If you can’t describe your likes and dislikes or identify your skills and interests, how will you be able to know when you find a job that is compatible with them?

By the way – this usually isn’t an easy process, and it does take time …. so, start now! Don’t wait until just before (or after) graduation.

The start of a new school year is full of excitement, energy, uncertainty and hope!  There is no place on earth as vibrant as a college campus at the start of the fall semester – everything feels possible; almost everything is possible. There isn’t a better place in the world, IMHO.

Turning possibilities into reality takes work, perseverance and intent.  It doesn’t just happen.

Okay, sometimes it does, but people sometimes win the lottery, too!  Don’t live your live waiting to win the lottery.

Good Luck!

Matt signature


Career Center Directors: Does your college President know your name?

Update:  I first penned this post back in 2013.  While we have see some change, old habits are hard to break at our institutions of higher learning.  This message rings just as true now as it did then, so here it is again – polished up for 2016!

Now more than ever, American colleges and university are being told by students, their parents, and their state and federal legislators to quantify the return on their investments in higher education.

The age-old question “what can I do with this major?” has morphed into “what can I do with this major, how much will I earn,  how soon after graduation will I get a job, and how are you going to help?”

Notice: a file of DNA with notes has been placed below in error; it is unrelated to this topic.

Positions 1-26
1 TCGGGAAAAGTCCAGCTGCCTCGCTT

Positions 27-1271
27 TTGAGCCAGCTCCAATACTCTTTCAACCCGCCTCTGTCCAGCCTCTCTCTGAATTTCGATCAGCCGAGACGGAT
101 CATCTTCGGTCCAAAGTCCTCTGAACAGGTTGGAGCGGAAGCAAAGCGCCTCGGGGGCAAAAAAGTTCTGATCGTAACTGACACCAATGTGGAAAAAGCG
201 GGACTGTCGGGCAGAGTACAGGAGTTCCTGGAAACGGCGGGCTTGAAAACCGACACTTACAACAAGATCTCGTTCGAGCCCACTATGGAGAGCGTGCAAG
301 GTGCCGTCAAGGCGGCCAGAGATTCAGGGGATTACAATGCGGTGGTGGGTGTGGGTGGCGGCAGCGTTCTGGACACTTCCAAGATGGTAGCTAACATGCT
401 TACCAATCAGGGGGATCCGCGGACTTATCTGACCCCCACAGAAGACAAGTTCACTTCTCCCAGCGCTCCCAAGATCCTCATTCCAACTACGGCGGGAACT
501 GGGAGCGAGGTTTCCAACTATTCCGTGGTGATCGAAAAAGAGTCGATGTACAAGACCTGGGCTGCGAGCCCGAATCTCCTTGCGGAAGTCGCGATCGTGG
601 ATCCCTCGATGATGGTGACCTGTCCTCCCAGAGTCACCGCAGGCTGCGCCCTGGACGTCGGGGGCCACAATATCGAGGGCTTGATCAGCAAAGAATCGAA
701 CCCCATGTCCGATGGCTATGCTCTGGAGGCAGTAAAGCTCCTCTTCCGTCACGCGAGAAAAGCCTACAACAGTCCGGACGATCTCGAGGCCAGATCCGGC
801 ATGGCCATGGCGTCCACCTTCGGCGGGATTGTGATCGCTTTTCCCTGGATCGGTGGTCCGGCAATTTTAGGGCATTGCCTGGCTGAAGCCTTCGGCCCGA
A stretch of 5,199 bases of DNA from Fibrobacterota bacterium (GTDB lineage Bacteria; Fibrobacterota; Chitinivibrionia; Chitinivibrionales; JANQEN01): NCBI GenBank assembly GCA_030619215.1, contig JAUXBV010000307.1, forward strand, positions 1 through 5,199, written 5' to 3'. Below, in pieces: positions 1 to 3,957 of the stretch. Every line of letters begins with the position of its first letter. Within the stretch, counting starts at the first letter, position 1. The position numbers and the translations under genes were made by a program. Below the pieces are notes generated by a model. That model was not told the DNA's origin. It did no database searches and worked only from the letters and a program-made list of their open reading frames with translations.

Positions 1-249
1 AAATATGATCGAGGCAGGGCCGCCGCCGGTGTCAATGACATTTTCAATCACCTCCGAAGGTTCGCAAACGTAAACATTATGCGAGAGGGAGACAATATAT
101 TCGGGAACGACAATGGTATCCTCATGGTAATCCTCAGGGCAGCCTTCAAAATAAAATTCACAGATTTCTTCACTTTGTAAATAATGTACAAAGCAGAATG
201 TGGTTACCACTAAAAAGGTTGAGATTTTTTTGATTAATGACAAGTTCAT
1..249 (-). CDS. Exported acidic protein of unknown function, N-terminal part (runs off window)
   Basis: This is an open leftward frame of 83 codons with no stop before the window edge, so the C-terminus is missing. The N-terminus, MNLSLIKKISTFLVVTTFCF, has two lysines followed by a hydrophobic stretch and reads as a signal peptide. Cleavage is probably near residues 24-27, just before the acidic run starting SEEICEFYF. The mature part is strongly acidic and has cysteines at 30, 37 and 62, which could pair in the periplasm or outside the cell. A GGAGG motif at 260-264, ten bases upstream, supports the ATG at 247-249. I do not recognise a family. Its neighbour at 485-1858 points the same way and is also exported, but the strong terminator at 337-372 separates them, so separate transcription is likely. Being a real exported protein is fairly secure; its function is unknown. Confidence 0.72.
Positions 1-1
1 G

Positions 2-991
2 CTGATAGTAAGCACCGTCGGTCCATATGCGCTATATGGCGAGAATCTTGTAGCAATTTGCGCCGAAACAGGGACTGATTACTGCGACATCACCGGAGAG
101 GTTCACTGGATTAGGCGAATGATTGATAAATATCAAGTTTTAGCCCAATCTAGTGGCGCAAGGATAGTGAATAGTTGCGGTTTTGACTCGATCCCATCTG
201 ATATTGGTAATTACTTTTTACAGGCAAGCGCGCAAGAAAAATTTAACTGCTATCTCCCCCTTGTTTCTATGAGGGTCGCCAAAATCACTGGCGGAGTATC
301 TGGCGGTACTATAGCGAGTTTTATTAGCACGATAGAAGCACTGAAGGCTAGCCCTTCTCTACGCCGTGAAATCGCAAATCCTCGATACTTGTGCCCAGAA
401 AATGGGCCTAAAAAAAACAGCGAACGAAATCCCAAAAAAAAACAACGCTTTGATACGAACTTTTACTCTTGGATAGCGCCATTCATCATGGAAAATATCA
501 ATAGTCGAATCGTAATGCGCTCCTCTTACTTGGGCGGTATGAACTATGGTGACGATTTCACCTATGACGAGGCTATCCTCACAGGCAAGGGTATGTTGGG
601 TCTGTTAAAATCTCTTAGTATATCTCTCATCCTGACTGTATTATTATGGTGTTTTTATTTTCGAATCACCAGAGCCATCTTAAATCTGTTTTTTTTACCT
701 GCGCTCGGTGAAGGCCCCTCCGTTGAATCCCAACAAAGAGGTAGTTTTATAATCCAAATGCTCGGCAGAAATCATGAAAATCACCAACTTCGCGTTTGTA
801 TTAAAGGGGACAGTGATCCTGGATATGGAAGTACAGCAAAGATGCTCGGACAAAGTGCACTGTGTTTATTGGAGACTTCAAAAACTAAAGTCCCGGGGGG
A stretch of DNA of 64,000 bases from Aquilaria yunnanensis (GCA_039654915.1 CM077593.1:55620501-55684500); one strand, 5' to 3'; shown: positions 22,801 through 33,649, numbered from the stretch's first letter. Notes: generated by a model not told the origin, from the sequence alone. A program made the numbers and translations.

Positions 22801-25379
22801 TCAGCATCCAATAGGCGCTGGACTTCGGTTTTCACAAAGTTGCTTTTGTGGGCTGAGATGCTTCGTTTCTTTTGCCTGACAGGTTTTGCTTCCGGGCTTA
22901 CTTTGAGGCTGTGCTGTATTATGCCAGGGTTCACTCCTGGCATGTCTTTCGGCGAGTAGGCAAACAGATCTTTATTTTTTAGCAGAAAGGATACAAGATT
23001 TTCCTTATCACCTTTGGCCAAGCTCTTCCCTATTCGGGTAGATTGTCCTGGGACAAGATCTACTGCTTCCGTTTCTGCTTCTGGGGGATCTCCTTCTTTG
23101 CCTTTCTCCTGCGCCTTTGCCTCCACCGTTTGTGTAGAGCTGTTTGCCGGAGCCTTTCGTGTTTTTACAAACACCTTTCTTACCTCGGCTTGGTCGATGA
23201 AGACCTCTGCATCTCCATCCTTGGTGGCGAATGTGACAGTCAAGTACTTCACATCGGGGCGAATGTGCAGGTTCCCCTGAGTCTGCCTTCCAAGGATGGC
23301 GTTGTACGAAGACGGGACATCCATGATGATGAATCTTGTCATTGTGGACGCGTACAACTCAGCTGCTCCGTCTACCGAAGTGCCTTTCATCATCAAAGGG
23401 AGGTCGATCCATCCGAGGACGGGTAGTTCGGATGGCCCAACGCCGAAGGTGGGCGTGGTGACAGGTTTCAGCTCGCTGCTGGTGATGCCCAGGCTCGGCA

And, the expectations that colleges will provide both an education AND assistance in finding a job related to that education are growing faster than tuition is increasing.

The value proposition for a college degree has changed, and American colleges and universities have been very slow to respond.  In an era when calls for greater university accountability for student outcomes are becoming louder, too many schools are responding by increasing their investments teaching and learning and decreasing their investments experiential learning and career services.

The historical attitude – experiential education and career services are okay, as long as they don’t get in the way of academic learning and research objectives – must give way to one that recognizes that integrated experiential learning complements academic learning and research and integrated career services helps students connect the dots between theory and practice, between curricular and extracurricular.

Experiential education and career services are now central to the value proposition for a college degree. Students expect to be well educated AND well prepared to enter the workforce.  Their parents and state and federal legislators expect the same. Colleges and universities that meet these expectations will thrive; those that do not will likely suffer.

How can you tell whether or not your institution is poised to thrive? Try answering the following questions:

Does your university President know your name?